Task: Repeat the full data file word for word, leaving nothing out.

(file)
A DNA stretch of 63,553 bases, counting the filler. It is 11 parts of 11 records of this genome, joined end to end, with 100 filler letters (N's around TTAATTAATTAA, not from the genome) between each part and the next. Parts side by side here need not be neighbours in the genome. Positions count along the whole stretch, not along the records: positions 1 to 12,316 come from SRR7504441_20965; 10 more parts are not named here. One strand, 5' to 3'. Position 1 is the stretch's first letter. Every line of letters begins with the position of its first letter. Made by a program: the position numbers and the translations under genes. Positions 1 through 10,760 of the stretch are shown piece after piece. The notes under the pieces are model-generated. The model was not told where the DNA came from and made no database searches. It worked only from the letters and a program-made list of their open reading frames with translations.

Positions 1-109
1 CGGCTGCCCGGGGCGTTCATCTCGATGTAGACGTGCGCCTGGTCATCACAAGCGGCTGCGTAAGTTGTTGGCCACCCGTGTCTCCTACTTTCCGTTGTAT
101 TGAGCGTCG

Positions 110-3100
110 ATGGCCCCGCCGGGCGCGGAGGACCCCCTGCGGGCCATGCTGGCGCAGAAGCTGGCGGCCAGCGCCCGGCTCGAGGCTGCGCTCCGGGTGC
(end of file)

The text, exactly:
A DNA stretch of 63,553 bases, counting the filler. It is 11 parts of 11 records of this genome, joined end to end, with 100 filler letters (N's around TTAATTAATTAA, not from the genome) between each part and the next. Parts side by side here need not be neighbours in the genome. Positions count along the whole stretch, not along the records: positions 1 to 12,316 come from SRR7504441_20965; 10 more parts are not named here. One strand, 5' to 3'. Position 1 is the stretch's first letter. Every line of letters begins with the position of its first letter. Made by a program: the position numbers and the translations under genes. Positions 1 through 10,760 of the stretch are shown piece after piece. The notes under the pieces are model-generated. The model was not told where the DNA came from and made no database searches. It worked only from the letters and a program-made list of their open reading frames with translations.

Positions 1-109
1 CGGCTGCCCGGGGCGTTCATCTCGATGTAGACGTGCGCCTGGTCATCACAAGCGGCTGCGTAAGTTGTTGGCCACCCGTGTCTCCTACTTTCCGTTGTAT
101 TGAGCGTCG

Positions 110-3100
110 ATGGCCCCGCCGGGCGCGGAGGACCCCCTGCGGGCCATGCTGGCGCAGAAGCTGGCGGCCAGCGCCCGGCTCGAGGCTGCGCTCCGGGTGC